The day two men
attacked a
picnic train

More than 100 years ago Broken Hill saw an event of the kind that still shocks Australians today – a terrorist attack.

On New Year’s Day in 1915, two men, later found to be Turkish migrants, fired on a train carrying about 1200 picnickers from Broken Hill to Silverton.

The attack just near Picton saleyards on the outskirts of Broken Hill left four train travellers (a woman and three men) dead and six wounded, including four women.

After the attack on the train a motorcyclist was shot dead near a hotel. An elderly man was seriously wounded when he answered his door to the two men.

The Turks eventually were cornered by police, military personnel and local residents, including camel-drivers from the local camp. One of the camel-drivers found himself being shot at by both sides amid the confusion that followed and was rescued by police officers. A policeman was seriously wounded in the gunfire that lasted almost an hour.

One of the attackers was shot dead on the spot and the other died of gunshot wounds while being taken to hospital. They were identified as Gool Mahomed and Mulla Abdulla. One was a butcher, the other an ice-cream seller, both from Broken Hill.

Their bodies were found side-by-side, with their rifles nearby and revolvers and sheath knives attached to their belts.

They travelled to the railway line in an ice cream van carrying a Turkish flag.

It was later revealed that the two men left letters revealing their action was driven by a hatred of the British because they were at war with Turkey.

One letter – apparently written for Gool Mahomed by Abdulla – found at the rocks where the pair made their las stand was translated: “I am a poor mar and belong to the Sultan, the Sultan Abdul Hamid, in whose country I have been four times to fight. I have got no chance now to fight. I have got a paper from Abdul Hamid, with his seal. The paper is in my belt. ‘Fight and kill your people, because your people are fighting my country.’ This I am doing, because I feel it so much, I have no enemies among you, and nobody (else) has told me to do this. I have told nobody, as God is my witness, and nobody knows except us two.”

A second letter was translated as follows: “Signed by Abdulla. I am a poor man, and a sinner. Only we two know what we are doing, I have been worried because I have been fined, and I have brooded over it. At the court I asked them to forgive me, but they did not, and I have worried, and been a very sorry man. As I was thinking over it Gool came to me, and I told him my trouble. He told me his. When he told me his troubles, it eased my heart. Then we both prayed Allah that he was no more use to us. No man has interfered with us except at the court, and we have no enemies, I have never worn a turban since the day some larrikins threw stones at me, and I did not like it. I wear the turban today. No one except God knows what we are going to do, and I swear to God that is true.”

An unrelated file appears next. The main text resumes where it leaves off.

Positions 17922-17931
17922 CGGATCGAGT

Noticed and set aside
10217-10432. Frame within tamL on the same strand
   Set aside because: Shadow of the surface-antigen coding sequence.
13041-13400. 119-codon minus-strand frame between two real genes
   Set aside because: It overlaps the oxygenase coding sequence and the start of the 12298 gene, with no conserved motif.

The war-time attack prompted an angry response from locals. They marched on the German Club in Delamore Street and set fire to the buildings.

As the flames burnt the people cheered and sang patriotic songs, according to a newspaper report.

Donald McLean, who had been a passenger on the train recalled events for the Sydney Morning Herald in 1948:

“We picnickers of Broken Hill were to go apleasuring in open ore trucks on that sunny New Year’s Day. As we sat waiting for the train to start an ice-cream cart drawn by a bony roan horse went past the station, and we waved to the two swarthy foreigners in it. They whipped up the horse and ignored us.

“When the train began to move it was a gay sight. It carried 1,200 happy men, women, and children in forty trucks and two brake vans.

“As it approached a low bank a couple of miles from town we saw the ice cream cart drawn up by the side of the road. But a red flag, with the white star and crescent of Turkey, now fluttered from the canopy and two red-coated figures crouched behind a bank of earth.

“Nobody was quite sure what it all meant until rifles began to crack. Then the smoke of powder and the whine of bullets made the meaning so clear that screaming women began pushing children down to the cover of the trucks’ steel sides and puzzled men shouted to the attackers to ‘stop fooling or someone will get hurt!’

“We knew it was no fooling when a girl in the next truck screamed that she had been hit and continued to scream while blood oozed and spread from her shoulder through her white picnic dress to her waist. Before the train stopped, other shouts, and groups clustering to help, told of casualties in trucks ahead of ours.”


Japan wary of our
‘national character’

Japan did not intend to invade or occupy Australia during its territorial ambitions in the Pacific during World War II.